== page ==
10 Coupon Questions Answered

February 2, 2014

Have you ever wanted to use coupons? Maybe you just started your post-college adult life and the cost of managing a home is giving you a headache. Maybe you’re tightening up your budget to pay down debt or save up for something BIG. Maybe you just like shopping and want to save some money. Regardless of your situation, this post is for you. I’m here to answer all your coupon questions.

Every time I’ve put in the time to clip coupons, I saved hundreds of dollars. If you’re a novice, check out these 10 frequently asked questions about how coupons work and how to find deals.


1. Is couponing complicated? 

At first, it seems like it. When I started, I felt pretty overwhelmed and I didn’t know where to start. Couponing is the sort of thing that does require some time, patience, organization and practice. But it is very worth it. I save a lot of money and actually have a lot of fun.

  • Time: collecting and clipping coupons, researching deals, and planning shopping trip
  • Patience: collecting coupons and waiting for the best deals
  • Organization: keeping your coupons neat and easy to find
  • Practice: researching deals and making transactions!
2. What are the different types of coupons?

There are two main types of physical coupons:

  • Manufactuer Coupons: specific to a particular product and distributed by a manufacturing company, these can be used at any store that accepts coupons. eg: $2 off 2 Herbal Essences hair care products, a Proctor and Gamble coupon.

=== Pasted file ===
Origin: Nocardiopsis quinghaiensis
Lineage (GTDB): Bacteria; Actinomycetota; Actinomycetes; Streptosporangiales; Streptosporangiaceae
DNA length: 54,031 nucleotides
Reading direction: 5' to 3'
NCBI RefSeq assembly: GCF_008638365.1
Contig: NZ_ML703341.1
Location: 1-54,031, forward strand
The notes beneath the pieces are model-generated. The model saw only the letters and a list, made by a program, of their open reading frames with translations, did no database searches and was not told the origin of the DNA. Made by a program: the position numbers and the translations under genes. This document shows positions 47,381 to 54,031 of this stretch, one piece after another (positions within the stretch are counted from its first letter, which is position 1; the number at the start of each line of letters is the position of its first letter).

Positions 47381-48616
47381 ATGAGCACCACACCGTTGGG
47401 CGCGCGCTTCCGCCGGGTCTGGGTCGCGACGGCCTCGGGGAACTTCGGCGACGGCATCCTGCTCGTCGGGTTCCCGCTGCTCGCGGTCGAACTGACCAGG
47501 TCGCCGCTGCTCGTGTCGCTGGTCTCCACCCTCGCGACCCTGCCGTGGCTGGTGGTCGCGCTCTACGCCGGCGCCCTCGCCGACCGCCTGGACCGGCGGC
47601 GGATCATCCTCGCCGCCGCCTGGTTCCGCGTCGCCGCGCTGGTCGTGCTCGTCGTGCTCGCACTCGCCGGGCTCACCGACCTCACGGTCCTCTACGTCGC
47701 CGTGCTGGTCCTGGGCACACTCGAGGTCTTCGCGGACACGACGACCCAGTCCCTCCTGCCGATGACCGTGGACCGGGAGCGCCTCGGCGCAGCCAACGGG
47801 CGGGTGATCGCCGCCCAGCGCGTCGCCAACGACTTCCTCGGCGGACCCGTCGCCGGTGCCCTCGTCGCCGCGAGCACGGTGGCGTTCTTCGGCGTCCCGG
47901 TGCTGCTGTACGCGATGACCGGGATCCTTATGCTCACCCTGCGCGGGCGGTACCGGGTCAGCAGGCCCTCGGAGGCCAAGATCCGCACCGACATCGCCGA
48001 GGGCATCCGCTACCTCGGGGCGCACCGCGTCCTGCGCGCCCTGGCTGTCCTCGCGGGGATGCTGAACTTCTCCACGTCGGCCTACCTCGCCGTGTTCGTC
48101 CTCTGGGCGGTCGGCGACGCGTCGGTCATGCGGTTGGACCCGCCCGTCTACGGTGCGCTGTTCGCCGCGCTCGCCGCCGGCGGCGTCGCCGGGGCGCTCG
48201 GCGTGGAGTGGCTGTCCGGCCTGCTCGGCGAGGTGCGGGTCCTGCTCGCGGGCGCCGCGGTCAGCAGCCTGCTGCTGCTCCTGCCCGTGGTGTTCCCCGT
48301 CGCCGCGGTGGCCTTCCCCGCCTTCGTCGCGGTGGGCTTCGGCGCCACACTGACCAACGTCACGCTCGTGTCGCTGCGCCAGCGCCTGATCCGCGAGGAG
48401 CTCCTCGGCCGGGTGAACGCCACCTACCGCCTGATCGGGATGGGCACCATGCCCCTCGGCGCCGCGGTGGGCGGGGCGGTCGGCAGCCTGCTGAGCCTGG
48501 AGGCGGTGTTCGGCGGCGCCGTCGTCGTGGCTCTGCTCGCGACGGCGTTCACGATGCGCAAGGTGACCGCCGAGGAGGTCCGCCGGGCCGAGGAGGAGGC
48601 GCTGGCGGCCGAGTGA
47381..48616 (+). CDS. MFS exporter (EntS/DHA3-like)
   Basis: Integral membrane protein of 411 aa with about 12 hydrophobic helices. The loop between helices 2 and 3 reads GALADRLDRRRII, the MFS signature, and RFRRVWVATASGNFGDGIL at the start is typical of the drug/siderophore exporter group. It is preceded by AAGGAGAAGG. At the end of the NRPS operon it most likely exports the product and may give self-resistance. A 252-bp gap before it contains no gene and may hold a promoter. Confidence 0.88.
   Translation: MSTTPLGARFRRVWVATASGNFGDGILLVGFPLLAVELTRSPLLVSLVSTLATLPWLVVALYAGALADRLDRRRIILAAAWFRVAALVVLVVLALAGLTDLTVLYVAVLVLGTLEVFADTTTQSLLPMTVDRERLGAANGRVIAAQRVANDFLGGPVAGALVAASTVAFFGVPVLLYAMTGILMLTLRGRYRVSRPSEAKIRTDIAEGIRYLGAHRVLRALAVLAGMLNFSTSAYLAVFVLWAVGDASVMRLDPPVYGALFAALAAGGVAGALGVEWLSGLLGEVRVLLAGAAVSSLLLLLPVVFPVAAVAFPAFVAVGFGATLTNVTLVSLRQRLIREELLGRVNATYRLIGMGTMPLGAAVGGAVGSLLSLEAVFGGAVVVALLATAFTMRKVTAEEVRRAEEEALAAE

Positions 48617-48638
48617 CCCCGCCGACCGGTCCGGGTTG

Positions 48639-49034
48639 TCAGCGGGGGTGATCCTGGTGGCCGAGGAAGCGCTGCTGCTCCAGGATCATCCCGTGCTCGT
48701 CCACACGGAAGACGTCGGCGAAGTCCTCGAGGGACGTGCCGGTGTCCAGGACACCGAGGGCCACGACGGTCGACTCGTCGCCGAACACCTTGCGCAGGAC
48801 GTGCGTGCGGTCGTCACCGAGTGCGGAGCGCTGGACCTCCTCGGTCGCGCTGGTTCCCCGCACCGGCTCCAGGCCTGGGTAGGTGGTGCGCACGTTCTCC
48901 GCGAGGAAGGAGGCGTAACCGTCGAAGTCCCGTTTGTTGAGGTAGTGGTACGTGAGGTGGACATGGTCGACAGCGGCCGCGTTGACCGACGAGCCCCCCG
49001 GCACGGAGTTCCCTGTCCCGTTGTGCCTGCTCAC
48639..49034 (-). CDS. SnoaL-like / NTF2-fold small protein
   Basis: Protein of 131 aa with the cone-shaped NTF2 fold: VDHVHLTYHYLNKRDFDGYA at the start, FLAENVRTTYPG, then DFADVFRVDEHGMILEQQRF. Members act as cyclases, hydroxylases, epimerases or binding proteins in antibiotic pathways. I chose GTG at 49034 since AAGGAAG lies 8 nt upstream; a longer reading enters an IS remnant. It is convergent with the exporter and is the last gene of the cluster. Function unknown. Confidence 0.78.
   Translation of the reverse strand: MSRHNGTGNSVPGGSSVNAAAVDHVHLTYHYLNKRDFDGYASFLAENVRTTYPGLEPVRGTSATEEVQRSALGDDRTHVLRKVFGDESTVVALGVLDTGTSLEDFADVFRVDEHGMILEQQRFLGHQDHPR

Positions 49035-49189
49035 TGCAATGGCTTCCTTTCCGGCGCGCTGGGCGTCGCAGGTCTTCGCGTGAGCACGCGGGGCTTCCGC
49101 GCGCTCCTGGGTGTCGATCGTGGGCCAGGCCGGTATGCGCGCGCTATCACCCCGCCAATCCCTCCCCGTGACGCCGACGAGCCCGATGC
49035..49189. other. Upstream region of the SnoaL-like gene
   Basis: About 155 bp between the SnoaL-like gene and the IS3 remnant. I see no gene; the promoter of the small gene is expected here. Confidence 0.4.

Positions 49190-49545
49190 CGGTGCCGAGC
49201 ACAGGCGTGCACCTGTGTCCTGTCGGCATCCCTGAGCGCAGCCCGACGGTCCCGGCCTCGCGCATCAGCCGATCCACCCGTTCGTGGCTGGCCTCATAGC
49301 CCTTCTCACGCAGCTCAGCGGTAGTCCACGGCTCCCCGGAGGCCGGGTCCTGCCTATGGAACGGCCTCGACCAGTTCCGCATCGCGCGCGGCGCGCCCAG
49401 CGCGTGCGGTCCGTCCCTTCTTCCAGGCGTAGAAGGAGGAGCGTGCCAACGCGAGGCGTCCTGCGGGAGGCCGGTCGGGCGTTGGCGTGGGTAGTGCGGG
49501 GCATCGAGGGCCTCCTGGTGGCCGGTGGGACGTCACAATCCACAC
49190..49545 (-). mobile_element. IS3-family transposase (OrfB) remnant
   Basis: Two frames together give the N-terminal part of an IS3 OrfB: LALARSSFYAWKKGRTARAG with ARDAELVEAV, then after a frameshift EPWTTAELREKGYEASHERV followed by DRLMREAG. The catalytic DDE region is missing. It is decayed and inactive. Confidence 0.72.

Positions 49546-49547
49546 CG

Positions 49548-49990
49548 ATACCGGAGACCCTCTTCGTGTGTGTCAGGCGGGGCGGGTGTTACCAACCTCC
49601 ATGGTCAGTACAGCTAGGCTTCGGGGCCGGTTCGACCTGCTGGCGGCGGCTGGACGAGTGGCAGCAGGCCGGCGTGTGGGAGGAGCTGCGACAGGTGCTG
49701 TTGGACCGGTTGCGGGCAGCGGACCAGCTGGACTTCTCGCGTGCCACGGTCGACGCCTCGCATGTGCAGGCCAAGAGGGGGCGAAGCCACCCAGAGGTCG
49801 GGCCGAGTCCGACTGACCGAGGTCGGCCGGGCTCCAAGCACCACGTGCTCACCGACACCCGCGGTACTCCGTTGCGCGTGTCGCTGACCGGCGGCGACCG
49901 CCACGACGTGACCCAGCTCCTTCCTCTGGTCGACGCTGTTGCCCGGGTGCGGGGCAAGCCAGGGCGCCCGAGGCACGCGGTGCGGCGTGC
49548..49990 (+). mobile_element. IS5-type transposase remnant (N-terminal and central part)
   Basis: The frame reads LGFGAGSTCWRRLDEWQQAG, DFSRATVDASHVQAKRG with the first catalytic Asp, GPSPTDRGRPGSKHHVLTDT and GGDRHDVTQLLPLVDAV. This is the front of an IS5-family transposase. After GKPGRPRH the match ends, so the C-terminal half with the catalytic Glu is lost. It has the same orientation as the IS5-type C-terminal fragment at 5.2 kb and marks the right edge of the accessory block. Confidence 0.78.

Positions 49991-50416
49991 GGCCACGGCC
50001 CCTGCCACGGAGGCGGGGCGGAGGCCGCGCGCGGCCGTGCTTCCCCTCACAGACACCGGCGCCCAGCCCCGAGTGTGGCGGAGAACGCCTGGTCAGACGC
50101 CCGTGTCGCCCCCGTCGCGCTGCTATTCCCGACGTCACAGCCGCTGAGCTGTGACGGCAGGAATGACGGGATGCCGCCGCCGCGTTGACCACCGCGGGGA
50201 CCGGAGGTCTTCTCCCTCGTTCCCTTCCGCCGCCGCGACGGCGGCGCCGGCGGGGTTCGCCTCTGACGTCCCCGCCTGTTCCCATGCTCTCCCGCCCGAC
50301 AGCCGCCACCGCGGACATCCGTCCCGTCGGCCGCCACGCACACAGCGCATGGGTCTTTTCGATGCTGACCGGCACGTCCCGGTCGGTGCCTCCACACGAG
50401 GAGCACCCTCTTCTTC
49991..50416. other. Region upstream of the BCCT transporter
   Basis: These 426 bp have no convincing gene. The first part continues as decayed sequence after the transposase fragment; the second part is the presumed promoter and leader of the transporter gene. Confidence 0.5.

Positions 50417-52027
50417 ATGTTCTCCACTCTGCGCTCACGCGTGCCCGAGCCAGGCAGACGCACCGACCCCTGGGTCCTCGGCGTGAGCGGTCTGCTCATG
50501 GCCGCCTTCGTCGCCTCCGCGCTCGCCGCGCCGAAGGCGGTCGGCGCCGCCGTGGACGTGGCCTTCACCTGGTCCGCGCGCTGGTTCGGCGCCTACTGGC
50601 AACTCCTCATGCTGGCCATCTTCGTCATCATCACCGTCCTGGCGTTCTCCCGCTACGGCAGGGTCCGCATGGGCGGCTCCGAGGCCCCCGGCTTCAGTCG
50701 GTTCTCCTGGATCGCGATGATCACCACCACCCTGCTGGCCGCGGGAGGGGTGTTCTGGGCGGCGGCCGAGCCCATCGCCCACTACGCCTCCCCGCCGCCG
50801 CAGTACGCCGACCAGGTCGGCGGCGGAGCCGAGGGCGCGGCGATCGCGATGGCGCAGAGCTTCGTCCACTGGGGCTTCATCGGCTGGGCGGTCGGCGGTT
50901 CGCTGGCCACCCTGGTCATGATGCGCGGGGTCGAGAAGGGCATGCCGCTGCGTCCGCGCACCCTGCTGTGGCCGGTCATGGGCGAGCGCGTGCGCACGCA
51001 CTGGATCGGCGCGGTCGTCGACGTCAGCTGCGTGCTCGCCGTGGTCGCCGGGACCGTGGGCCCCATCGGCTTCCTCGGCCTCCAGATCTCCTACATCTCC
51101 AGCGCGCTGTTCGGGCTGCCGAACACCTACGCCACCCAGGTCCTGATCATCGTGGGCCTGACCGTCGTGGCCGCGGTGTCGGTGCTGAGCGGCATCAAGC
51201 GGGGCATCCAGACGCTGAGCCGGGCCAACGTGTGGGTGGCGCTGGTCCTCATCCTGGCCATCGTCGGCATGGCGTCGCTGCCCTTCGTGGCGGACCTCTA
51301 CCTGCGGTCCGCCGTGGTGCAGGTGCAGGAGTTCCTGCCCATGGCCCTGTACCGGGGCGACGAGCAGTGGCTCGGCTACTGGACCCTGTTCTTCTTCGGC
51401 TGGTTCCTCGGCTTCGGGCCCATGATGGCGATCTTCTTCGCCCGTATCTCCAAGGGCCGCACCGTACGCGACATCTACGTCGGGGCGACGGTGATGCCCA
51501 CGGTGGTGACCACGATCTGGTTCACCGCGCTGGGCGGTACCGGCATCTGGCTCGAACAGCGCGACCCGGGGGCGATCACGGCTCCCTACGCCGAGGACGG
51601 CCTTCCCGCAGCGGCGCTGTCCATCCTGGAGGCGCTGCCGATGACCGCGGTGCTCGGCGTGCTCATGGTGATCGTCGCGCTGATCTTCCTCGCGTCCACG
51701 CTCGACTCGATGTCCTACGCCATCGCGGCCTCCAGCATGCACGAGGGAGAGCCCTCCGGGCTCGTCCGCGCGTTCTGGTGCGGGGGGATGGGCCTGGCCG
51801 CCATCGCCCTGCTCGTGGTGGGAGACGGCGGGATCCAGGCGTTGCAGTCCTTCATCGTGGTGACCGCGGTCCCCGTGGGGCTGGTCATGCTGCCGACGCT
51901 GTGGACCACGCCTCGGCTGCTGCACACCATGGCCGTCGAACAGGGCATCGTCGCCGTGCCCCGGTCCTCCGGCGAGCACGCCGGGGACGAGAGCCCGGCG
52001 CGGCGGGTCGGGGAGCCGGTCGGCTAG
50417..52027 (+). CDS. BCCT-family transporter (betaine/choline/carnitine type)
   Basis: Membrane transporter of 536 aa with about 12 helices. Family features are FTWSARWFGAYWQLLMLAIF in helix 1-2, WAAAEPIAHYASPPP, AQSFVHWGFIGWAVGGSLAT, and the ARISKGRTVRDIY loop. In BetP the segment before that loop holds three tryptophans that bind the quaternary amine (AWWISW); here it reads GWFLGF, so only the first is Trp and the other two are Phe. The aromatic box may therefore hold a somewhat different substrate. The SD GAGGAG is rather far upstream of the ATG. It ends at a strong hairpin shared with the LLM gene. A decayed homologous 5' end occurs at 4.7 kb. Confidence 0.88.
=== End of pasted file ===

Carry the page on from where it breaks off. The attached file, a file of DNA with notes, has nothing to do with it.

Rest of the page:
• Store Coupons: must be redeemed in a particular store. eg $0.75 off 1

*NOTE: some stores will accept competitor’s coupons. For example, some Jo-Ann’s  will accept a Michael’s coupon. Some stores also do mobile coupons via text or an app, and there are also coupons that you can load onto your store loyalty card.

3. Do all stores take coupons? 

Each store has a coupon policy. These state what kind of coupons will/won’t be accepted, how many of each coupon can be used, etc. Coupon policies vary from chain to chain (Dollar Tree’s policy will be different than Target’s, for example), and can even vary from store to store within a chain (for example, my Kroger policy might be different from the policy of a Kroger in Denton, Texas).

It is a good idea to keep your local stores’ coupon policies handy when couponing, so you can use it as a reference if there is a dispute with a cashier. National store policies can be found online, and most stores will keep their policy at the customer service desk. Just ask for a copy!